I had the pleasure of attending the 25th Solid Freeform Fabrication Symposium last month. It was organized by and held at the University of Texas at Austin—the birthplace of selective laser sintering (SLS). The conference is the longest-running event worldwide on additive manufacturing (AM) and 3D printing.
The beginning of the program was dedicated to the first five years of AM. The first speaker, Harris Marcus, previously of UT and now at the University of Connecticut at Storrs, discussed the founding of the SFF Symposium. After 15 minutes of interesting history, it was my turn to provide a perspective of the early years. We did not have data projectors and computer-based presentations back then, so it was decided to go back in more than one way to the 1980s. Fortunately, my hundreds of 35 mm slides were in a state that made it possible to organize a 30-minute presentation that I hoped would capture many of the most important developments.
It was a little tricky for SFF organizer Dave Bourell of UT to secure a 35 mm projector, but he did. I discovered that morning how dull the projected images were in the old days, compared to today’s high-end data projectors. I asked for an audience show of hands and found that it was the first time for many in the room to experience the projection of 35 mm slides. I was relieved when all 78 slides dropped down from the 80-capacity carrousel without a hitch. More than 17 years had passed since I had given a 35 mm slide presentation.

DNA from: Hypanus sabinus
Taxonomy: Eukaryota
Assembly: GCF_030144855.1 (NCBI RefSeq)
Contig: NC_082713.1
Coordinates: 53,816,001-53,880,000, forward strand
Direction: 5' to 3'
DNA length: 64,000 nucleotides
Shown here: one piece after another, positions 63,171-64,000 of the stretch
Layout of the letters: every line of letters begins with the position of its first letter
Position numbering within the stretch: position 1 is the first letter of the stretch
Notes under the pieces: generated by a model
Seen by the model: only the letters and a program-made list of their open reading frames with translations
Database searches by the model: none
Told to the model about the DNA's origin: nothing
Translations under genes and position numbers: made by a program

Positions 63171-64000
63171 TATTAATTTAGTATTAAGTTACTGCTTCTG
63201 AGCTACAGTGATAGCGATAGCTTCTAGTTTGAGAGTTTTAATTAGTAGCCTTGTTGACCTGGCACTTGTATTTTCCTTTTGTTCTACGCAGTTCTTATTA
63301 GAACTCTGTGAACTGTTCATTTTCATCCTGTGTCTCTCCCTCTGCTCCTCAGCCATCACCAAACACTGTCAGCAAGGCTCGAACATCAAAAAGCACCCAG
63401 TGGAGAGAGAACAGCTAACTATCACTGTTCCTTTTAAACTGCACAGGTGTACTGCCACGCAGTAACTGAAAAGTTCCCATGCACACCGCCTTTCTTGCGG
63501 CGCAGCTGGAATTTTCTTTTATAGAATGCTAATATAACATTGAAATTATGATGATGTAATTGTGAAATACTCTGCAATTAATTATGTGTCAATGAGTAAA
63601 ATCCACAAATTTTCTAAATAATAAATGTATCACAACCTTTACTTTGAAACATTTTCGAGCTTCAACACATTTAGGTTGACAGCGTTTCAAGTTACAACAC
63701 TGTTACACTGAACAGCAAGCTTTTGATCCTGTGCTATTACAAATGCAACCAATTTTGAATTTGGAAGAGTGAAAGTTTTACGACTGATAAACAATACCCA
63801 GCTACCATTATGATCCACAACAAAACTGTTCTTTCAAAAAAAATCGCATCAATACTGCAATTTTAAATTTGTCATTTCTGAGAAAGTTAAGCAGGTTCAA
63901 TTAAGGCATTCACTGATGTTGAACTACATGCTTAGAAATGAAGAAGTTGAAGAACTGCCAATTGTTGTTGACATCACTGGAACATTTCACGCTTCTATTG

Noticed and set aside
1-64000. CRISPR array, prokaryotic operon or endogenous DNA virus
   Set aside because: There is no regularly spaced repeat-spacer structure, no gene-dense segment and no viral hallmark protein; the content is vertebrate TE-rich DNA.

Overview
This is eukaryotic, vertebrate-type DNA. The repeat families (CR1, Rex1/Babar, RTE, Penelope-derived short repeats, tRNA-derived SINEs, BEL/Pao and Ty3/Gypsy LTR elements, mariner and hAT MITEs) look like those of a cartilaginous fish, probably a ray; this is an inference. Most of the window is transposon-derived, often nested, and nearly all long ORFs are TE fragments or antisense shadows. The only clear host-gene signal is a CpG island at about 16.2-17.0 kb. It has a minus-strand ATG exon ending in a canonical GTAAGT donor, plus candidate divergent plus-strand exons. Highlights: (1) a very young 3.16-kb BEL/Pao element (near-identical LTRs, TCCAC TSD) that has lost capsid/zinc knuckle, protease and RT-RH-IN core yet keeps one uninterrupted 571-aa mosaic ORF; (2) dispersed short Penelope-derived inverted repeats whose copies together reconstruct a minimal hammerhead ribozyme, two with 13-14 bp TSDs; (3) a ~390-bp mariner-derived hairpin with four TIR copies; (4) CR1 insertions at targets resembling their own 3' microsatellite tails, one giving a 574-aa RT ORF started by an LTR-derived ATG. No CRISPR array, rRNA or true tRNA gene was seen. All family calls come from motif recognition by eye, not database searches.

Chuck Hull, founder of 3D Systems, followed my presentation. He said the original idea of stereolithography came to him in 1982, and he built the first part in March 1983. He gave the part to his wife, who has as it to this day. I remember seeing 3D Systems’ SLA-1 beta system at SME’s Autofact in November 1987 in Detroit, Michigan. The company introduced the first commercially available product, the SLA-250, the following year.
Chuck, 75, looks great and hasn’t changed much in recent years. I enjoyed having lunch with him at the symposium and discussing his work. He told me that he has an R&D team of 15-20 people, including interns, and is hoping to one day transition from managing R&D projects to serving in more of a strategic capacity. We discussed travel and Hawaii, finding and keeping good employees, and the challenges of keeping foreign students in the U.S. after they have graduated from American universities.
Lisa Crump, co-founder of Stratasys, also gave an excellent presentation. She revealed details of how difficult it was in the early days to secure investment dollars and to keep from running out of money as they developed and commercialized the first fused deposition modeling (FDM) machine. Mike Cima of MIT gave an interesting view of the early days of binder jetting technology that is used today at many companies. Ely Sachs, then of MIT, and Cima were co-developers of what was then referred to as 3DP (short for 3D printing) technology. Carl Deckard of Structured Polymers and the inventor of SLS, and Joe Beaman of UT, gave intriguing presentations focused on the invention and what followed. Deckard was a student at UT when he conceived SLS with the help of Beaman, an advisor and supporter.
It was a lot of fun to reflect on the past and observe how far we’ve come in 25 years. Congratulations to the inventors of AM and the founders of the companies that played such an important role in shaping what followed. And, congrats to Dave Bourell and the UT team for keeping the SFF symposium alive for so many years.